Four ways to get more control over your staff rota
Steve Morris, general manager at First Practice Management, looks at the ways practice managers can approach staff rota management
Staff rotas are something of an Achilles heel for many managers and can be the cause of significant stress. Preparing a rota when you are not a participant will often be seen as an imposition by an amateur. Rotas rarely land butter side up at the first stab and for every staff member who shrugs and says ‘fine’ there will be the usual suspects who grumble around the coffee machine because the rota is not ‘theirs’.
The key is to address the question of ownership. Staff are often the experts in what they do and it is important to listen to them. They are pivotal and they want to make their working day (and the running of the practice) as smooth as they can, so let them have ownership of their rota.
They experience the triumphs and the mistakes, work on through staff shortages and absences, cope with their pressures, and learn directly from them. The chances are, they already have the knowledge and the skills, want to cooperate and reciprocate with each other to make life easier and your practice manager might simply need to identify the right buttons - and when to press them.
1. Establish a practice culture of ownership.
By establishing a practice culture of ownership and empowerment, the team tend to do it themselves and have full control of the staff rota. The team know the required outputs and measures, decide on ‘the rules’, make team decisions and agree changes. Essentially, the team manages the team.
This way also lends to the team being able to accommodate flexible working, casual cover, individual requests and know each other’s restrictions.
2. Start with small wins and build from there.
Practice managers can involve staff in discussions and listen to what they have to say. Involving staff in decisions has to be based on direct benefits to them. This can also act as a good motivational tool to air their opinions about the rota. Of course, any changes need to be introduced in bite-sized chunks. With this method, your practice manager will need to be available and help with concerns. The key is to be flexible but not entrenched.
3. Monitor for a short while and then let go
Your practice manager could set some measures and outcomes based on a policy of openness with practice staff, with all rota information in the ‘public domain’. Essentially, the practice manager is equipping staff to manage their own time by giving them the tools to do so.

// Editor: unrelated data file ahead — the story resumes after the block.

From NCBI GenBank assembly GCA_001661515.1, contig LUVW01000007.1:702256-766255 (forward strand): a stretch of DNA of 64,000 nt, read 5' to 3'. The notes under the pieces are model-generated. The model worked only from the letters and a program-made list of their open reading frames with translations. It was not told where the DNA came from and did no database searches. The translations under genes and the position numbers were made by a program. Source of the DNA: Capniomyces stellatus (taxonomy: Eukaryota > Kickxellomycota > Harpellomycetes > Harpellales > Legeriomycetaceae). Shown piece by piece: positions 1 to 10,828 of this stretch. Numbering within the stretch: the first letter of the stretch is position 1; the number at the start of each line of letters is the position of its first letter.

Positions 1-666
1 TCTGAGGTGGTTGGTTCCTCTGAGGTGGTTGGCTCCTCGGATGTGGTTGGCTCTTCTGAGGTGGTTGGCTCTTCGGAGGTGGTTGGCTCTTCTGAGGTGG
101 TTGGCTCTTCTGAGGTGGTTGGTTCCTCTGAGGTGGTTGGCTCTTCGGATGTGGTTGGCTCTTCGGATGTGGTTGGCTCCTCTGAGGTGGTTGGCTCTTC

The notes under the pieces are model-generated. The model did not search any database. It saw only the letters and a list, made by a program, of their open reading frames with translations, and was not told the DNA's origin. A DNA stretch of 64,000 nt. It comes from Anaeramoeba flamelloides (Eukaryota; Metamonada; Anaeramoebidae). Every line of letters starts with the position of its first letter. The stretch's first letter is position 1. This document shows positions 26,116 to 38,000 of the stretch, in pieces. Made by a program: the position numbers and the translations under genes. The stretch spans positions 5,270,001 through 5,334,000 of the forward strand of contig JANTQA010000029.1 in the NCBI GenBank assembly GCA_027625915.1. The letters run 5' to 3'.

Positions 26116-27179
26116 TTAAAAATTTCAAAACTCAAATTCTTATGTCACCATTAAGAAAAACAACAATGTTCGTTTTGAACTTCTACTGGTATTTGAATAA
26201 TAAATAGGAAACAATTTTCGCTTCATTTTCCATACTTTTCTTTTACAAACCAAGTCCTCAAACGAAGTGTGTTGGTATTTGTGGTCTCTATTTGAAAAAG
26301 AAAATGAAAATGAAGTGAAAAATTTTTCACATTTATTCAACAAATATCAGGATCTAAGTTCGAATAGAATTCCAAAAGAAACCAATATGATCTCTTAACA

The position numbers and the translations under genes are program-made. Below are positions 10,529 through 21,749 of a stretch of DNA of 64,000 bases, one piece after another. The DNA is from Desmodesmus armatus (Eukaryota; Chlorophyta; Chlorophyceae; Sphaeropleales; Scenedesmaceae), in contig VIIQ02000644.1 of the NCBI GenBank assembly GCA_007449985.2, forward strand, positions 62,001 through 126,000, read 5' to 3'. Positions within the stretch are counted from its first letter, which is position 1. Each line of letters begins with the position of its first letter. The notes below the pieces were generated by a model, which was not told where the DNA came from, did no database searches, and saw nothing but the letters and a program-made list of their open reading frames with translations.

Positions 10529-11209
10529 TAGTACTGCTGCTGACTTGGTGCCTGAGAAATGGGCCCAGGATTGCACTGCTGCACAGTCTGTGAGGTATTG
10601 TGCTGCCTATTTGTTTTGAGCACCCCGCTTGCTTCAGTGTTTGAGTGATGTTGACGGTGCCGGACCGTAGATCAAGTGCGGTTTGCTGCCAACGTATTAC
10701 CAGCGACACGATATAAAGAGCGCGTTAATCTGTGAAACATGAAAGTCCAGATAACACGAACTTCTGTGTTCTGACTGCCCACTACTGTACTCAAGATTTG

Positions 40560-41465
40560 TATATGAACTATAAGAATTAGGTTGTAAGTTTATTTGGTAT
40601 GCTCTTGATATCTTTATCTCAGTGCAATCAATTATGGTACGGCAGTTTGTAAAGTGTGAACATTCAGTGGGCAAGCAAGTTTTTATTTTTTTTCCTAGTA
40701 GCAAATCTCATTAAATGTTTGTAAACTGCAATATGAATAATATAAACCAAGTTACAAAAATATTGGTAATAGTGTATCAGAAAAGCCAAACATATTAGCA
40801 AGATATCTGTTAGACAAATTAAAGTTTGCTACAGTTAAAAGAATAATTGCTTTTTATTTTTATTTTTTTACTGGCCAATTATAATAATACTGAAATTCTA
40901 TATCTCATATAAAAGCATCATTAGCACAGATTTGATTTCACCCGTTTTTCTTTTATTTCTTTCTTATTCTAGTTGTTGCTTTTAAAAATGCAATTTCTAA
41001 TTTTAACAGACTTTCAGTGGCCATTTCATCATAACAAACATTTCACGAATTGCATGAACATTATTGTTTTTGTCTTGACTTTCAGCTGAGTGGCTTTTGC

For instance, some of the outcomes your practice manager could set and observe are: the standard of service in reception, telephone answer time (including telephone system data analysis and comparisons to previous periods), staff under/over staffing, active redeployment of staff throughout the day, responsiveness to peaks and troughs, length of queues, and patients’ waiting time in reception. Is the budget within the set parameters (over and under spent) and is the deviation accounted for, or planned for?
You could also look at minimum staffing levels and feedback from clinical staff, ie: are the needs of doctors being attended to adequately? This way, you take an overview, watch for snags, listen to feedback and ultimately let go.
4. Let staff learn from their decisions
This method allows team members to correct themselves without the fear of criticism. The team approve their own holidays within their own rules, organise holiday cover between themselves, manage their own overtime budgets and are pro-active in arranging sickness cover.
All information, records and decisions are open and errors in planning or problems are quickly identified by anyone. This method helps the team learn different skills and adapt very quickly.
The above methods might appear controversial to some practice managers, but it can result in fewer rota mistakes as the experts do it, less time management and a more formal but flexible working system. The team reorganises who does what on the spur of the moment, to compensate for quiet periods or particular work pressures and reciprocate easily later on. A culture of more co-operative working with each other develops.
This is not a quick hit and more of a process is needed to set out the stall correctly before beginning the move towards team working, but it can reap rewards. Not least of all to the stressed manager.
Steve Morris is the general manager at First Practice Management